Differences in access to information and support for electoral participation continue to be reflected in unequal voting rates among youth.
Our analysis of 2022 exit poll data and population data highlights that white and college-educated youth remain overrepresented among midterm voters.
Youth's voting preferences in the midterm election were shaped by their identities and experiences
Young people care deeply about a wide range of issues, but data shows abortion was their top concern and had the biggest impact on their vote.
Recent polling finds that young people disagree with the Supreme Court decision on Roe v. Wade, and that it makes them more likely to vote in the midterms.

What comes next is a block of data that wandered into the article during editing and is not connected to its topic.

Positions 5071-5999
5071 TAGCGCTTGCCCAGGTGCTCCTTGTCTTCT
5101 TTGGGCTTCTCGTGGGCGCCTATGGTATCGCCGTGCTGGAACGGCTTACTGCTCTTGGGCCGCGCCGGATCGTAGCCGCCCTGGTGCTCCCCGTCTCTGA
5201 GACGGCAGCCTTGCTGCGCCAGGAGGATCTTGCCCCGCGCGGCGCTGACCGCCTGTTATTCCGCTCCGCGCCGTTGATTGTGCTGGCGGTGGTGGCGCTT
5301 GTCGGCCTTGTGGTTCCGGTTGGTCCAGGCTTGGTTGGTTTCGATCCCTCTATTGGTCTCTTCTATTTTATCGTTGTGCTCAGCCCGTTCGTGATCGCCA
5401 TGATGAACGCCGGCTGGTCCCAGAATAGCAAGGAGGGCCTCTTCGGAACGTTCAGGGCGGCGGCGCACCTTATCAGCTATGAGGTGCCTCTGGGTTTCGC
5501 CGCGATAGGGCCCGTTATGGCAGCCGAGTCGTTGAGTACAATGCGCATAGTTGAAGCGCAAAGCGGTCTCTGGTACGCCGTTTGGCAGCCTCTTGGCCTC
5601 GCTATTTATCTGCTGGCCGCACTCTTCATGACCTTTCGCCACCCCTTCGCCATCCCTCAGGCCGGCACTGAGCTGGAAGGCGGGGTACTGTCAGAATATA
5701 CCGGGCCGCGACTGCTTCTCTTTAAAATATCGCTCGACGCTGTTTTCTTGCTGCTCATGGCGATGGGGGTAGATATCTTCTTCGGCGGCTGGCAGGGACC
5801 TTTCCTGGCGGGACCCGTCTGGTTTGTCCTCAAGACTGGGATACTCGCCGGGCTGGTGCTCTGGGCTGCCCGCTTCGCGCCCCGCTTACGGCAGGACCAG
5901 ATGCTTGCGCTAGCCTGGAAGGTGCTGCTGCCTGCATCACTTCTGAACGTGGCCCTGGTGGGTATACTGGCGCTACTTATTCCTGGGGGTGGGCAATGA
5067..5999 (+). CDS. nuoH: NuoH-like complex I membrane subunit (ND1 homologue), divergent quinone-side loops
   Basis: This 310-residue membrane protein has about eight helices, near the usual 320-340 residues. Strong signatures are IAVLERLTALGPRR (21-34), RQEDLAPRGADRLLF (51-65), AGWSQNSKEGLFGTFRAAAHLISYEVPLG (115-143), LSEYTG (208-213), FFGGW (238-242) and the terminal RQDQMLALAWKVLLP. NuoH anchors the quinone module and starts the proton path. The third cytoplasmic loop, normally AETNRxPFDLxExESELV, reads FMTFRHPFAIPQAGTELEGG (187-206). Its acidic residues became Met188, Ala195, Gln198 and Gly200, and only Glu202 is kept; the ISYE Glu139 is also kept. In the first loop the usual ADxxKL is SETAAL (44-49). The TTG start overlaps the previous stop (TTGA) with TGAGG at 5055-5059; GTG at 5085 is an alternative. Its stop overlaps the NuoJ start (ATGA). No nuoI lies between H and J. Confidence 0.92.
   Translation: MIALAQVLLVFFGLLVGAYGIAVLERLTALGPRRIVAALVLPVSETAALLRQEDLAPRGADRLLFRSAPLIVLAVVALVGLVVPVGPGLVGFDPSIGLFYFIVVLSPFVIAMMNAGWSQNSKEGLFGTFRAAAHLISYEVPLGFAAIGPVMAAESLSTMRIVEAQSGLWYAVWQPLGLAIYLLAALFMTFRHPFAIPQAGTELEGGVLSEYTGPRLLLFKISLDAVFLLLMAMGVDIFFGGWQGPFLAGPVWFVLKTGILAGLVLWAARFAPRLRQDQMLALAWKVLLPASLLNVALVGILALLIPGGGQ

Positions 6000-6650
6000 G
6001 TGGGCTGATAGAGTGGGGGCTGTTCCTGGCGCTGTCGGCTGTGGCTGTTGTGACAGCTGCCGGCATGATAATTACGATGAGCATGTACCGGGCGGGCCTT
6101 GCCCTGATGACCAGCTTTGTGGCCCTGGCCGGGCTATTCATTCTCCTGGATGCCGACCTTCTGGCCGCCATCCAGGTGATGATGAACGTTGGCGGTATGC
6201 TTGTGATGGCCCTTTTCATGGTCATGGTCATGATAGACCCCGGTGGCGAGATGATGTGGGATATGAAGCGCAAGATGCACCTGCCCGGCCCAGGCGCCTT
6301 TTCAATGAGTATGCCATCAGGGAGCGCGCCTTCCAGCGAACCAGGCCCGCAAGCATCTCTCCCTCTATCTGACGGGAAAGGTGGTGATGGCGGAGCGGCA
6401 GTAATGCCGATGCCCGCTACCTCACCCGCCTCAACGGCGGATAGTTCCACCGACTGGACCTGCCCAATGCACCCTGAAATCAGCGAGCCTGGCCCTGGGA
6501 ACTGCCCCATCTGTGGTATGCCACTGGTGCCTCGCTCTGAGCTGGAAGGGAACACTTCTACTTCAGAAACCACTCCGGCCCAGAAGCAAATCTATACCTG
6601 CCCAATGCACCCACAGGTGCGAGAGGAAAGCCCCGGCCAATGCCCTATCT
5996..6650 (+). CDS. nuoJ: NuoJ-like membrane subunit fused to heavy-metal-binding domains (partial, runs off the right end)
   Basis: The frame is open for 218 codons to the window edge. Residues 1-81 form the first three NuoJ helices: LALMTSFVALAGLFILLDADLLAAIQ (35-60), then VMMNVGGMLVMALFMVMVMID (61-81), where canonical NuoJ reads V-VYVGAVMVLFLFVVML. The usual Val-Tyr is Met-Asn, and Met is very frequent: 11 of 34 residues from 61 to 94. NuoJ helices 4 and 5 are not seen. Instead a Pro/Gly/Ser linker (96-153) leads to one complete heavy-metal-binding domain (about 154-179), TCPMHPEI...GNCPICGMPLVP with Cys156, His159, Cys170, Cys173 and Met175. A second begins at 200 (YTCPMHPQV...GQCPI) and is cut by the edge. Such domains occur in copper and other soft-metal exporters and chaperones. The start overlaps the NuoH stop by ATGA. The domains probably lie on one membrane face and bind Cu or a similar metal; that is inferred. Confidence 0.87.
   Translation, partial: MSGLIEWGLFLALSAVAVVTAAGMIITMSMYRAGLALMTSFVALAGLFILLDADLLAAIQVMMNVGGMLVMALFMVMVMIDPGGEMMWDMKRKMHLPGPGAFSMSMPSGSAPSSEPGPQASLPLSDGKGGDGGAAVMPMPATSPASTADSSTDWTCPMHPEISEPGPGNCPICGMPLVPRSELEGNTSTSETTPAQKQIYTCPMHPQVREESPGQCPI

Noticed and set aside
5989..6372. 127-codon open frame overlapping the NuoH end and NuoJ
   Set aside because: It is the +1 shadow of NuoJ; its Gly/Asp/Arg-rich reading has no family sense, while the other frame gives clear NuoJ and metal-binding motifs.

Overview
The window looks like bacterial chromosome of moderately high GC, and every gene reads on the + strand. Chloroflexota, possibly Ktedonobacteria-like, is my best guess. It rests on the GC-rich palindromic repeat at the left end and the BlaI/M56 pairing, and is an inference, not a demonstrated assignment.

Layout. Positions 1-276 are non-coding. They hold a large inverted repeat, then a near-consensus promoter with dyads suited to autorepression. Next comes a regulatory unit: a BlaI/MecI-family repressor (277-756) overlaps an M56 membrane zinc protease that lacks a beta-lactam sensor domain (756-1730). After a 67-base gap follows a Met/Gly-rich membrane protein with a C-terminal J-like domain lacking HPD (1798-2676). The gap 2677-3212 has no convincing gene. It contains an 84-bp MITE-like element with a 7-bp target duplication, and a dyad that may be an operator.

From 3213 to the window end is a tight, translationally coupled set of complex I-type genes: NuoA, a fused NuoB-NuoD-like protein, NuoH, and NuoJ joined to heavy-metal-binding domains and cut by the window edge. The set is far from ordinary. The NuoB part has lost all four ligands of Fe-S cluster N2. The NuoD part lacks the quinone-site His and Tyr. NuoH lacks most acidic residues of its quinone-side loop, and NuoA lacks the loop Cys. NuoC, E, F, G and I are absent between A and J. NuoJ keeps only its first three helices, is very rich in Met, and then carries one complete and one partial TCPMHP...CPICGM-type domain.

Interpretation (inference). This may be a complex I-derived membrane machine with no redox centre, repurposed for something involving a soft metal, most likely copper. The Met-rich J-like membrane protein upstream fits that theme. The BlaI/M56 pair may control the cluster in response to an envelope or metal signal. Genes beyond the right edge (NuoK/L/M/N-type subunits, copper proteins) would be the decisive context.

Our 2020 data showed that young Asian women, young Black women, and young Latinas were more likely to talk politics, participate in elections, and fight racism.
White youth voted at the highest rate in 2020, but youth of color are closing the gap.
Young women of color overwhelmingly disapprove of President Trump, but most disapprove of Joe Biden too even as they plan to vote for him.
Like their slightly older peers, youth ages 18-21 are active and engaged in civic life. Are the institutions that help them develop as voters doing their part?
Data from CIRCLE polling shows that young women voted at higher rates than men in 2018, are more likely to support social movements and engage in activism, and feel prepared to participate in civic life.